SW in Sign Language Studies, volume 3, no.4, Summer 2003, pp. 393-430
sutton at SIGNWRITING.ORG
Tue Jul 29 19:58:05 UTC 2003
July 29, 2003
Hello Everyone, and Fernando!
Many congratulations on your new article in Sign Language Studies! Of
course I would LOVE to see it. I have not seen it yet, however. I
visited the web site called MUSE, which houses different journals
online, and Sign Language Studies is one of them. They would not allow
me to subscribe, to read the article, because they will not allow
individuals to subscribe at this time...they are only for universities
and groups...So I will contact the Sign Language Studies editors
directly...Anyway, here is the listing for your new article, and
congratulations once again!....
Capovilla, Fernando César.
Raphael, Walkiria Duarte.
Luz, Renato D.
Capovilla, Alessandra G. S.
Macedo, Elizeu C.
Brazilian Sign Language Lexicography and Technology: Dictionary,
Digital Encyclopedia, Chereme-Based Sign Retrieval, and Quadriplegic
Deaf Communication Systems
[Access article in HTML] [Access article in PDF]
Brazilian Sign Language -- Lexicography.
Brazilian Sign Language -- Dictionaries -- Polyglot.
The Brazilian Sign Language digital encyclopedia contains a databank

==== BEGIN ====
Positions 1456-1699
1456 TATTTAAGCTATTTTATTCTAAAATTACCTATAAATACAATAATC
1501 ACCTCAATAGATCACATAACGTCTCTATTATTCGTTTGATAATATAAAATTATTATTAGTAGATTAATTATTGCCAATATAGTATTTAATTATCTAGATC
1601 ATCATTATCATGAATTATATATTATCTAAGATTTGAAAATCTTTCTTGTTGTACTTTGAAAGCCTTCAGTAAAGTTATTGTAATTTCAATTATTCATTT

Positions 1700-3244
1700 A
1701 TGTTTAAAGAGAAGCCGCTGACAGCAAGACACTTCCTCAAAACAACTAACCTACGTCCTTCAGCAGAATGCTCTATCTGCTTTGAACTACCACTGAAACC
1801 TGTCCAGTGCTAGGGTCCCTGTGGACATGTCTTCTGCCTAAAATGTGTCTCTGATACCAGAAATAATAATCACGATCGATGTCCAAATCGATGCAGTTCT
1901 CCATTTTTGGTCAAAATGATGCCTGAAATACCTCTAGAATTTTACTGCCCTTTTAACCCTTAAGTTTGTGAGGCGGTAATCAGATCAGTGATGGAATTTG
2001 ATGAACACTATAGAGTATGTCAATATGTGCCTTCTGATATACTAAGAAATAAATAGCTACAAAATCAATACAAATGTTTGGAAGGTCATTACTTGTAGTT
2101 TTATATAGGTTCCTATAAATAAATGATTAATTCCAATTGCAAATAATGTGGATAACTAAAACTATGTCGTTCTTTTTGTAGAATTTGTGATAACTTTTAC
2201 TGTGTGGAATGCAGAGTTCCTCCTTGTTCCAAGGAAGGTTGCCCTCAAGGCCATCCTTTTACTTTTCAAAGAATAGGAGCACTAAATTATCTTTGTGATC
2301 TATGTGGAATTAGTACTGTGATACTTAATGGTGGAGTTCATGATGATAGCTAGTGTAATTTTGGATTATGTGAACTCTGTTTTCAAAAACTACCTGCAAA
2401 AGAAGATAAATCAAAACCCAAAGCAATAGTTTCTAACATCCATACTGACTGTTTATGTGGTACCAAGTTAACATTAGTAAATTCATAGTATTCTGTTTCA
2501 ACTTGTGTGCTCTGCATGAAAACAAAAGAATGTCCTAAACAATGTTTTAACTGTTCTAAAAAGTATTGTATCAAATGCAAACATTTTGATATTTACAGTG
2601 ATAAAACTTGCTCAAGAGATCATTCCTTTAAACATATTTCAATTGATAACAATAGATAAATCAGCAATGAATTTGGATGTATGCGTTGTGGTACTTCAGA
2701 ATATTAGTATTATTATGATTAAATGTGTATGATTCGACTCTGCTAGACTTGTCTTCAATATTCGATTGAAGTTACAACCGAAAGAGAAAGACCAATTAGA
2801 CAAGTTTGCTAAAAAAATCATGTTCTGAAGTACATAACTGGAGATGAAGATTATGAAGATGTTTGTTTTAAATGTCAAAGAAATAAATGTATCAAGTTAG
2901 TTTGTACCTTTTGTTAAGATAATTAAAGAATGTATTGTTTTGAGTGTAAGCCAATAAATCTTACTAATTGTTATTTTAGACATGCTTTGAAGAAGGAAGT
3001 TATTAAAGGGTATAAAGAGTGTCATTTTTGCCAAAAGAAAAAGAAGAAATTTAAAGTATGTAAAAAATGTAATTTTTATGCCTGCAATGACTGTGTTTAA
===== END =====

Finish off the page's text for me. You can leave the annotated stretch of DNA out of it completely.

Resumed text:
of fifty-six hundred signs glossed in Portuguese and English, along
with descriptions and illustrations of their sign form (sublexical
structure) and meaning (referent). The encyclopedia includes a
sublexical- component indexing system and a menu-based sign-retrieval
system. These allow deaf users to locate specific signs based on five
parameters, their cheremes, and allochers: (1) hands: articulation
(e.g., 1–9, A–Z), orientation, and relationships; (2) fingers: type
and articulation; (3) place; (4) movement: type, frequency/intensity,
hand, finger, and body; and (5) facial expression. By taking advantage
of imagery and linguistic processes involved in mental-lexicon access,
the sign-retrieval system takes sign language dictionaries beyond the
traditional alphabetical indexing of glosses. Utilizing the extensive
sign bank, an eye-blink, air-puff-operated communication and
telecommunication system allows deaf users with quadriplegia to select
automatically scanned animated signs, compose messages, and have them
printed and spoken with digitized speech in Portuguese and English.
On Tuesday, July 29, 2003, at 12:33 PM, Fernando Capovilla wrote:
> Dear Valerie and dear SW friends,
> I am very glad to inform you that Gallaudet University Press has just
> released a new issue of the outstanding Sign Language Studies (Volume
> 3, number 4). On pages 393-430 you will find an article of ours
> presenting research & development in Brazil (Dictionary, Encyclopedia,
> Cheremic search system, & Multimedia SL-based communication system for
> quadriplegic deaf), which includes, of course, the importance of
> SignWriting in our work as scientist researchers, psychologists and
> educators. I hope you enjoy.
> With my best regards. Warmly,
> Fernando Capovilla
> University of Sao Paulo
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